18 November 2012

Nigeria: Education Essential Vehicle for Advancement, Says Atiku

Former Vice President Atiku Abubakar Saturday said that no society aspiring for advancement could afford to relegate the role of education in its affairs.

He also endowed N20 million for infrastructural development and provision of teachings aids at the Federal Government College , Okigwe, Imo State , where he was invested as grand patron of the school's alumni association

Atiku, who was speaking at a public lecture of the school's Old Boys Association , noted that education was a necessary ingredient not only for developing human resources, but also a major tool for the exercise of freedom in modern societies.

Speaking on the theme of mentoring, the former vice president noted that in the modern world, countries that lead in education are also ahead in other areas of development, including technological advancement, research, innovation and higher income levels.

According to Atiku, countries leading in education are also far ahead in life expectancy, maternal health and lower infant mortality.

He warned that countries that either reject or pay less attention to education normally find themselves far left behind in all aspects of human development and improvements.

The Turaki Adamawa, who is also the founder of the American University of Nigeria (AUN) Yola, advised former students of the Federal Government College Okigwe to give back to society through investment in education.

He said they should help their former school irrespective of government investments in education, saying that their own initiative through scholarships, provision of books, laboratories, classrooms, infrastructure and other facilities could go a long way in boosting education.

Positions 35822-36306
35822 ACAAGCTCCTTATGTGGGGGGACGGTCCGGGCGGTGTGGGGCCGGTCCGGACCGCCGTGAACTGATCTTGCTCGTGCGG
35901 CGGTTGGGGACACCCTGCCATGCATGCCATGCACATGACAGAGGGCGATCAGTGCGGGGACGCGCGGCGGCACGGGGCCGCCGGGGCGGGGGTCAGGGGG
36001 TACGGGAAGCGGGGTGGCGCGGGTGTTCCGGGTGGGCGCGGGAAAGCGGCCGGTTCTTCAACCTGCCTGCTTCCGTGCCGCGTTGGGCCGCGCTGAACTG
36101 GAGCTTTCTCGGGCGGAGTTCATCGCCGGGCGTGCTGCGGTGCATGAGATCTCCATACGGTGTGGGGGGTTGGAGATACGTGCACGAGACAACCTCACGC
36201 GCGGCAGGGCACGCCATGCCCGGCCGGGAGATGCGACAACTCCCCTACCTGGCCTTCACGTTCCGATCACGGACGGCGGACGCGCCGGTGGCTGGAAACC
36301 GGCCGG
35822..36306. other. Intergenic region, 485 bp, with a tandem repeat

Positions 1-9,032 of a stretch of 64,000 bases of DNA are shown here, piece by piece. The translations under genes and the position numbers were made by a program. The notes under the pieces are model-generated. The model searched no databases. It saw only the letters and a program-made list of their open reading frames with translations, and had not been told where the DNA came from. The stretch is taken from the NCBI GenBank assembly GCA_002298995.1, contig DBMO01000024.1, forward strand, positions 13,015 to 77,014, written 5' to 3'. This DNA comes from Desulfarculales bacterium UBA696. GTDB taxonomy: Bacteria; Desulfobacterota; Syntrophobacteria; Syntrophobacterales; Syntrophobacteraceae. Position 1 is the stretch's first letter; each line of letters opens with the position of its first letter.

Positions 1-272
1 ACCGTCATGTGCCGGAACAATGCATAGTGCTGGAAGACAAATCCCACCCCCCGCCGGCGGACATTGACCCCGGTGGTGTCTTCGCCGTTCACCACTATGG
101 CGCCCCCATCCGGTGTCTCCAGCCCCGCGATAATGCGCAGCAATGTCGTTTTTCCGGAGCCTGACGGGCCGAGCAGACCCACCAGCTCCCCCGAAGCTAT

Describing education as a collective responsibility, he reminded members of the Old Boys Association that as beneficiaries of public funded education, they had a duty in return to help the growth of this critical sector of national development.

Atiku said they should also act as interest groups or pressure groups to add their voices behind the efforts to reform and increase public investment in education.

However, he admitted that Alumni Associations could not be a substitute for government in the development and promotion of education, saying that education was mainly the responsibility of government to ensure the citizens were afforded the opportunity to acquire knowledge and skills.

The former vice president lamented that corruption was affecting the ability of Nigerian governments to meet the UNESCO set target for education.

Speaking as a private investor in education and a beneficiary of public education himself, Atiku said he would like to see every Nigerian child have the same opportunity to acquire qualitative education.

He added however, that private schools should be seen as supplements and important players rather than a replacement for good quality and accessible public education.

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